Two items in the news at the moment show the European Union’s engagement with China in a more favourable light than do the many top-down statements of the past about “strategic partnership”. One that has received little coverage is a recent report written for the well-known Institute for Research and Education on Negotiation at the ESSEC business school in Paris.
The paper’s title says it all: “EU Strategic Partnerships: Shallow political summits, active technical dialogues?” The authors sought to answer the question by tabulating the meetings and formats that exist between Europe and China, Brazil, Canada, India, Japan, Mexico, Russia, South Africa, Korea, and the United States. This is no small feat: it appears that the European Commission does not itself keep tabs on these meetings, nor does it coordinate most visits by commissioners. The silo effect is devastating, and makes it easier to understand the new Juncker Commission’s need to take back control of commissioners. The result of the enquiry shows that EU dialogue with China is by far the most frequent, the most extensive, and the most diversified of all its engagements with its strategic partners.
Sixty-five EU-China groups meet, of which 11 deal with political issues. Not all of the groups listed by the authors meet regularly – the High-Level Economic Dialogue disappeared for two and a half years, and the human rights dialogue has been a notorious casualty. But the same applies even more to other partners, with India cited as a particular example of this.
The number of EU-China groups is greater even the number of groups that meet with the US.
The number of EU-China groups is greater even the number of groups that meet with the US, which shows, of course, the limits of the approach. Vivet and Lalande suggest that the partnership with China is one “of necessity”, that is, stemming from the many problems in the relationship. Nonetheless, the extent of the contacts is evidence of the serious intent of Europeans in engaging China. One might in fact wonder whether some of these efforts are not lopsided. While the political relationship with India has expanded, and there is endless talk of a free trade pact, actual technical relations are remarkably thin – and the relationship with India is not short of problems and opportunities!
The authors make it clear in their conclusions and recommendations that much of this engagement remains non-strategic. Giving a nod to ECFR’s concept of “reciprocal engagement” (and not only towards China…), the authors find that most meetings and visits are uncoordinated. Meetings are not leveraged to coincide with international engagement and multilateral negotiations. And there is no effort to practice linkage – for example, by making trade-offs between concessions and offensive interests.
These findings must resonate with the experience of many EU diplomats and civil servants, who often stage huge but isolated efforts to place Europe on the map and gain traction with their interlocutors. It is to be hoped that the new European Commission and High Representative, with their tighter organisational structure, will manage to overcome some of these obstacles.
The second piece of news has been slightly more widely publicised. China has launched anti-monopoly action, both administrative and judicial, against many foreign car manufacturers, mainly from Germany and Japan. China’s National Development and Reform Commission is behind the move. It alleges that these companies, often famous brand names, maintain a monopoly on spare parts and use it to inflate prices. Public commentary on the subject has suggested that the move is part of China’s nationalistic drive to favour indigenous industry over foreign investors.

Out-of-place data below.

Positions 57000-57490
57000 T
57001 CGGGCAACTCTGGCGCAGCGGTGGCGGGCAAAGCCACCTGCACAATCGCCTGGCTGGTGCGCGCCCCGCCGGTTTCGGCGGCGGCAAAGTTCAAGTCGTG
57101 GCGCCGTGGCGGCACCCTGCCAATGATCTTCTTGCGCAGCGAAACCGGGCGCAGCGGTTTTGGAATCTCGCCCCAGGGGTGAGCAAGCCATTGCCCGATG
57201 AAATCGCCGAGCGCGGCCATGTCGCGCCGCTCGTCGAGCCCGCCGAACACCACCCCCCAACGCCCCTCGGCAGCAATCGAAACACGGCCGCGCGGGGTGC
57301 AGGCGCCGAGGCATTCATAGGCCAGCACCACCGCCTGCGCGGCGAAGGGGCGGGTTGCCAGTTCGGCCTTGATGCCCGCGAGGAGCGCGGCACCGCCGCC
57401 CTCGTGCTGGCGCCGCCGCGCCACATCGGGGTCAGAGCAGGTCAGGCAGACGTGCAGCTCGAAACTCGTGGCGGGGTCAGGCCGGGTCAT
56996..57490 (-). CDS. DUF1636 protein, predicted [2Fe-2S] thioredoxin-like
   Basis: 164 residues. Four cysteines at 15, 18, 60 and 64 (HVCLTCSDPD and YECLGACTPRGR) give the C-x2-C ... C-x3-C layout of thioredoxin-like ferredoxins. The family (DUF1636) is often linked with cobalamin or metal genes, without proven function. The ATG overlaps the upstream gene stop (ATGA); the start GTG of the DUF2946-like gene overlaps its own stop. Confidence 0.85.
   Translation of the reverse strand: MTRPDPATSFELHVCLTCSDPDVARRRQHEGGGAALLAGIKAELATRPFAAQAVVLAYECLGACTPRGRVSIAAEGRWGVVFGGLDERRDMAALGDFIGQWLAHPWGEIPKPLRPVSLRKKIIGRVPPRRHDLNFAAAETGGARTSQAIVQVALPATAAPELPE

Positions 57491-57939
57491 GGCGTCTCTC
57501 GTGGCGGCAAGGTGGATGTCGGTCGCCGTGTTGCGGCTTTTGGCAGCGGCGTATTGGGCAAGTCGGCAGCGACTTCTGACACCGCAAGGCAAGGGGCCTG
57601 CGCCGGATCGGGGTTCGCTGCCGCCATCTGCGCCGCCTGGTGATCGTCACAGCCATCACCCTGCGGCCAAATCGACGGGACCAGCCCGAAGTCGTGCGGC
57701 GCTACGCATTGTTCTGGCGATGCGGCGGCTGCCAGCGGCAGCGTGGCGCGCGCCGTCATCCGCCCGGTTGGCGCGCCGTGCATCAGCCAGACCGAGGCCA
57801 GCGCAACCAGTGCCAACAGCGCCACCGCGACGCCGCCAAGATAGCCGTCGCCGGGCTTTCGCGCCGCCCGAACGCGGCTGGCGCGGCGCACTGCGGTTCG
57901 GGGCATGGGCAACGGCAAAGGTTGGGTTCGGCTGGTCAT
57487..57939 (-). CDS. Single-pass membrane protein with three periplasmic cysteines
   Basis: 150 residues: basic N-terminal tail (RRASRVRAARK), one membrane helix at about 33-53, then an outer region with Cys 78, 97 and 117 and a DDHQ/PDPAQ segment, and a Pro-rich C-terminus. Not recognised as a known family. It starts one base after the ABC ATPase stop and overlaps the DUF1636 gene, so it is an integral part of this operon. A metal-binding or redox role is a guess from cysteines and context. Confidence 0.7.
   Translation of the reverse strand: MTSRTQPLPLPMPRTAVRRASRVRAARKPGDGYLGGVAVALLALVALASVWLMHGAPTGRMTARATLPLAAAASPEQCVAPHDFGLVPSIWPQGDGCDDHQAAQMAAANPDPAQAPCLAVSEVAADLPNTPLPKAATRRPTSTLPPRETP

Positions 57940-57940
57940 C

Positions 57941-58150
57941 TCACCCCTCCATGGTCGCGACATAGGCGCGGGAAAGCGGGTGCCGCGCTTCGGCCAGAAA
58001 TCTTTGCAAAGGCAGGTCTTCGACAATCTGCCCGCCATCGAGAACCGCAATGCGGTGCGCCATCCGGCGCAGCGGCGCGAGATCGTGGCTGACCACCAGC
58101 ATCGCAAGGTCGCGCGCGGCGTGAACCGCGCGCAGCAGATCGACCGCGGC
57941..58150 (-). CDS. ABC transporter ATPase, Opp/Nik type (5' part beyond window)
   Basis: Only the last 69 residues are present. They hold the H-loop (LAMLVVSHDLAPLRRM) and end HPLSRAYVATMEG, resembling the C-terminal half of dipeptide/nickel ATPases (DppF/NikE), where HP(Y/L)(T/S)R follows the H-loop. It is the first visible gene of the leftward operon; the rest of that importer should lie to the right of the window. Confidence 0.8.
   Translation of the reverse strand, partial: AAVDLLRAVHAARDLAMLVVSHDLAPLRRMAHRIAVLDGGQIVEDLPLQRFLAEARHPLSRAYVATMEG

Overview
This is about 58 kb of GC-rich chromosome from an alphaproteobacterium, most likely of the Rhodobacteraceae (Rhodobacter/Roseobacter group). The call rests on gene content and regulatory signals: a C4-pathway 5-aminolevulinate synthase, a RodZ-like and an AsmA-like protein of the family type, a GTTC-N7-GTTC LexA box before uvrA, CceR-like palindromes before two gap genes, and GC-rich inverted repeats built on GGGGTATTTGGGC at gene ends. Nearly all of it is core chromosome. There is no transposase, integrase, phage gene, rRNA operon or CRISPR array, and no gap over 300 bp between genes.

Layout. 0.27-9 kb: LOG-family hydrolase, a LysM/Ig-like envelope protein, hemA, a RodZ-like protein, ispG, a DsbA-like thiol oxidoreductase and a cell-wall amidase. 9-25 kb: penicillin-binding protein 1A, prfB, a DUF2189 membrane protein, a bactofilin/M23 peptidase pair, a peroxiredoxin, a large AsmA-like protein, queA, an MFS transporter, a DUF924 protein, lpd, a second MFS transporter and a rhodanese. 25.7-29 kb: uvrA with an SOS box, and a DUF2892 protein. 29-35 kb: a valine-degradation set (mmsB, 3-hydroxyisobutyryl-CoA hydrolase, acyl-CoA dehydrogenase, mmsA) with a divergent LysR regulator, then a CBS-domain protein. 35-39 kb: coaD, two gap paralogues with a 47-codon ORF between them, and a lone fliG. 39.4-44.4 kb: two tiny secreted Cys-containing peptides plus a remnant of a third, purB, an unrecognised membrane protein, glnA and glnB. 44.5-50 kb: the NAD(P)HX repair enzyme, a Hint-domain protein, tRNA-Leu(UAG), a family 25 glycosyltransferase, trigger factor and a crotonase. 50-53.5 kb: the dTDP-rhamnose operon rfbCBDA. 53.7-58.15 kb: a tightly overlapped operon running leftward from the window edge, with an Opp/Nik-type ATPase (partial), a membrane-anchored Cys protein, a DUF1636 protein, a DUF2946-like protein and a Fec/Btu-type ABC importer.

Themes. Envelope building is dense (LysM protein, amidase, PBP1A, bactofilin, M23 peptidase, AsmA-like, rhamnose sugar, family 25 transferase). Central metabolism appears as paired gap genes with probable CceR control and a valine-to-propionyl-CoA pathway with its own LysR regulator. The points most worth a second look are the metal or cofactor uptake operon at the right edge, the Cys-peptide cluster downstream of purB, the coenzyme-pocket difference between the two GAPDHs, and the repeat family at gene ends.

The European Chamber of Commerce in China (EUCCC), which has long been the source of well-documented and hard-hitting reports on the problems of doing business in China, comes out with a much more balanced view. It has some criticism for a process that singles out brand names and foreign partners and seems to be trying to trample companies into submission without properly hearing their cases: practices, it must be said, that are typical of China’s managed economy. But the EUCCC also points out that the implementation of anti-trust law is a key element in the transition to market, and one that is supported by consumers. Moreover, the companies that have been singled out are often joint ventures, in which a Chinese partner is actually responsible for distribution. The EUCCC advises European firms to take notice of legislative changes and to seek conformity with the legal environment.
Scapegoating foreign brand names and obscuring the role of domestic firms and interest groups makes it easier to implement competition rules.
Obviously, scapegoating foreign brand names and obscuring the role of domestic firms and interest groups makes it easier to implement competition rules. But the overall intent is still to liberalise the world’s number one auto industry and market, and that cannot be rejected in principle. In Europe itself, some national legislations (for example, in France) remain biased towards OEMs (original equipment makers) to the detriment of their spare part competitors, resulting in higher prices for European consumers.
To the Chinese public and to economic decision-makers, it should be apparent that European public and private institutions can behave in a remarkably even-handed way, favouring long-term progress over short-term interest. The EUCCC discreetly nudges European firms into speedy compliance with new anti-monopoly legislation while noting the biases in the Chinese process of implementation. This should provide a model for relations between Europe and China.
The European Council on Foreign Relations does not take collective positions. ECFR publications only represent the views of its individual authors.